Dec 2, 2011, 1:56 PM
The activity started at the Giboroh border, where the exercise was done using Red Cross volunteers as Ebola-infected persons, as well as testing the screening process.
Speaking to journalists at the border, Sereign Modou Joof, the deputy Executive Director at the National Disaster Management Agency (NDMA), said the stimulation exercise was carried out under the leadership of the GRCS.
The objective of the activity was to look at the strength of some of the stakeholders as far as the Ebola response is concerned in The Gambia, he said.
They have given it an international character by inviting Senegal and Guinea Bissau, because all these countries are neighbours to Guinea Conakry, one of the Ebola-affected countries in West Africa, he added.
For the stimulation exercise, there were groups created such as for logistics in the form of vehicles to enhance the movement and operations to ensure that the victims are taken care of.
Sanna Sambou, the national coordinator for Ebola virus prevention in The Gambia, who also doubles as the head of disease control at the ministry of Health in Banjul, told journalists that the exercise was to ensure good coordination for Ebola preparedness.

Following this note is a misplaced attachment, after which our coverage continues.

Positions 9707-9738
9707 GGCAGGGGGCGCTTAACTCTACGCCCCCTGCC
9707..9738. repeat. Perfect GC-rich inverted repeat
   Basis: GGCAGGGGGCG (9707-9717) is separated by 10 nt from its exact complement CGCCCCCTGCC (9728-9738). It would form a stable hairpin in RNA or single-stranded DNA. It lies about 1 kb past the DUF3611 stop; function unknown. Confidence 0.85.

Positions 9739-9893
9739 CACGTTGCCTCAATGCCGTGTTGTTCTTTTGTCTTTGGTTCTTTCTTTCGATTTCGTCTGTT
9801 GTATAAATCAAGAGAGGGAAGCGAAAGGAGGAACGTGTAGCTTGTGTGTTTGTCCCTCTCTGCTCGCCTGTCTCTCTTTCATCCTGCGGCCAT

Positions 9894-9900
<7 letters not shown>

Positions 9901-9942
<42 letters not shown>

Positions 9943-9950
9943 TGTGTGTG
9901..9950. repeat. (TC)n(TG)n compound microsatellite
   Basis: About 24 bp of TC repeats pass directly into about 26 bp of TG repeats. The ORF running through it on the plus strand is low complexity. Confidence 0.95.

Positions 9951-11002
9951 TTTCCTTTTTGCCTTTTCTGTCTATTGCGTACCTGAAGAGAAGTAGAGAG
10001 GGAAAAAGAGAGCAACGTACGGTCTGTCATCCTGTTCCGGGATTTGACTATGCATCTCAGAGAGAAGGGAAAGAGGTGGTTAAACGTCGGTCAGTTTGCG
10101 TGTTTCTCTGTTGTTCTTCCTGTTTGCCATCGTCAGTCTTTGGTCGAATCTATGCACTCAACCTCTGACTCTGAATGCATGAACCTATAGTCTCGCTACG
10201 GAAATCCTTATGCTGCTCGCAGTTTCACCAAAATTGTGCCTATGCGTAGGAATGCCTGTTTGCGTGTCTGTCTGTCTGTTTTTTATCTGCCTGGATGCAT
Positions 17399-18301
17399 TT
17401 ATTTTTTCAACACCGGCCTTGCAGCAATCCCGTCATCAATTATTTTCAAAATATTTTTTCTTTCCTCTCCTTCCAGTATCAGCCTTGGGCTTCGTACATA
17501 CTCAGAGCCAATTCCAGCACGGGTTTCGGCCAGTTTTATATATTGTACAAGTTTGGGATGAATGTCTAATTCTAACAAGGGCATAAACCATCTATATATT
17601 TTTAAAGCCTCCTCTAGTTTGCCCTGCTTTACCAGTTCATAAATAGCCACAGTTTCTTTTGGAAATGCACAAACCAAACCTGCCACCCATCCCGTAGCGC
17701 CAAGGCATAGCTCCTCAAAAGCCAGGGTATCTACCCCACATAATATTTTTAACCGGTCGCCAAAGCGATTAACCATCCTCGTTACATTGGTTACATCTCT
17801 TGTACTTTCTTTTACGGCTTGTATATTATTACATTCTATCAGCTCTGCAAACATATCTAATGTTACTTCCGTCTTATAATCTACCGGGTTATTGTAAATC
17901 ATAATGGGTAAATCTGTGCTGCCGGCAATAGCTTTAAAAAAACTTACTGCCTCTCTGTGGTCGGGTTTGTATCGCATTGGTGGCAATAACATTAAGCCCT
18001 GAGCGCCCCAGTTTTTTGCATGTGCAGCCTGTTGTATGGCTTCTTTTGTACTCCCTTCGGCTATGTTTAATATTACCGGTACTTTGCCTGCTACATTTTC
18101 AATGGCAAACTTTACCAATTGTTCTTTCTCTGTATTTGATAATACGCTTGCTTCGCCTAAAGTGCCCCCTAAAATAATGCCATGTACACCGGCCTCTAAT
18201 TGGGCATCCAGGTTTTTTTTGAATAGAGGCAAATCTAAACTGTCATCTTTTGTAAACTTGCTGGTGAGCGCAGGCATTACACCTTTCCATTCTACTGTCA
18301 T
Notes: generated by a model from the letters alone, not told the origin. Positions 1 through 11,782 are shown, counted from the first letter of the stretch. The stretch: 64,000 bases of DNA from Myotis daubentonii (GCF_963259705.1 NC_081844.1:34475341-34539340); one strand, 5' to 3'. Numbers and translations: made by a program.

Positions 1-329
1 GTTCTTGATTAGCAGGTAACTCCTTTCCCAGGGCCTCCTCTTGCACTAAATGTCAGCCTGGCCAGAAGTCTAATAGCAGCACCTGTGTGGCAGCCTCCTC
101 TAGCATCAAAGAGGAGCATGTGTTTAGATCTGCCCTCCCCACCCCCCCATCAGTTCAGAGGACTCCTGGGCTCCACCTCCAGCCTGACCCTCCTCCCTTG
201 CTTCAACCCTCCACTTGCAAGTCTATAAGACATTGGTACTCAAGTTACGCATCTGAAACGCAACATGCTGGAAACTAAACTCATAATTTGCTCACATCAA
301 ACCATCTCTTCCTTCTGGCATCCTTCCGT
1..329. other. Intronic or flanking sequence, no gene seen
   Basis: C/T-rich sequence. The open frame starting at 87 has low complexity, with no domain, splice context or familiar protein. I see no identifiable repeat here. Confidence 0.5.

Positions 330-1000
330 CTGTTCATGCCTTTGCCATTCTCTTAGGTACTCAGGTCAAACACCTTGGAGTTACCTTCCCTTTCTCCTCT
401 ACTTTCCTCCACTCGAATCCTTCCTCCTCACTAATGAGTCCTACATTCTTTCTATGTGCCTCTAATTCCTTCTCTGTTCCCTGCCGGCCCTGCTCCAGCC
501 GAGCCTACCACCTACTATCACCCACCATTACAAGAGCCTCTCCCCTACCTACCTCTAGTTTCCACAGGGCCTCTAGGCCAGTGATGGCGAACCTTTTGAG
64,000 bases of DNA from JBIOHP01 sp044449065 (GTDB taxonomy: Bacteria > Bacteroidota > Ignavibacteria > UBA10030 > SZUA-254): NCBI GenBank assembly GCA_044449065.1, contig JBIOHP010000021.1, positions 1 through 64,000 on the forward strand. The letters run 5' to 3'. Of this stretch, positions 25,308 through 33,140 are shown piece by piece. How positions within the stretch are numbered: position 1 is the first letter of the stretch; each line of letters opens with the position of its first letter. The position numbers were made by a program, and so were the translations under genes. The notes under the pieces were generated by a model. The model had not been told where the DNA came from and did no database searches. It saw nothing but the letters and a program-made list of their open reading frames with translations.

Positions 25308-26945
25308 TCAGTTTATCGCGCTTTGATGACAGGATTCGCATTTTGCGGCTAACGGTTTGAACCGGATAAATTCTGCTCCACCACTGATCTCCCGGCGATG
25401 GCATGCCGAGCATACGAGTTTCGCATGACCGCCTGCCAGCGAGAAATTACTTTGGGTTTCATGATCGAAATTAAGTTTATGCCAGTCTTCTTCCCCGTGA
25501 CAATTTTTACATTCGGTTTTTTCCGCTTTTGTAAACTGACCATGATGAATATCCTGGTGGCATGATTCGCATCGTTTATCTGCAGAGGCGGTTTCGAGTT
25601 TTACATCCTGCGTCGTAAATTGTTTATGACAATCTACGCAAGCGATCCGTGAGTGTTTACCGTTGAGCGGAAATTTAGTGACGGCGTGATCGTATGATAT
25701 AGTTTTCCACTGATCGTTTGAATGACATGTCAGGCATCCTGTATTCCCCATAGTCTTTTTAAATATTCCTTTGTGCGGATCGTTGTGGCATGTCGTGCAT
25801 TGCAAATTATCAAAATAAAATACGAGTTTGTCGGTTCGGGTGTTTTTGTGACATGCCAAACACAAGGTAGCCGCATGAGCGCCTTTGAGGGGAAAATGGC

He thanked the GRCS for their partnership, adding that their role was to manage dead bodies and also to ensure the safe handling of victims.
There are nine border posts in The Gambia and security and public health officers are stationed there for prevention purposes, as border closure is not recommended by World Health Organization.
Buba Darboe, acting programme manager and also head of disaster management and food security at the GRCS, said the simulation exercise looked at the preparedness level of The Gambia for the Ebola virus.
The scenario was developed to tell the state of preparedness of the country, particularly the health department and health facilities, in case of an Ebola outbreak
Ebola has no boundary, and the countries that took part are culturally and economically tied together, which was the reason for their participation, Darboe added.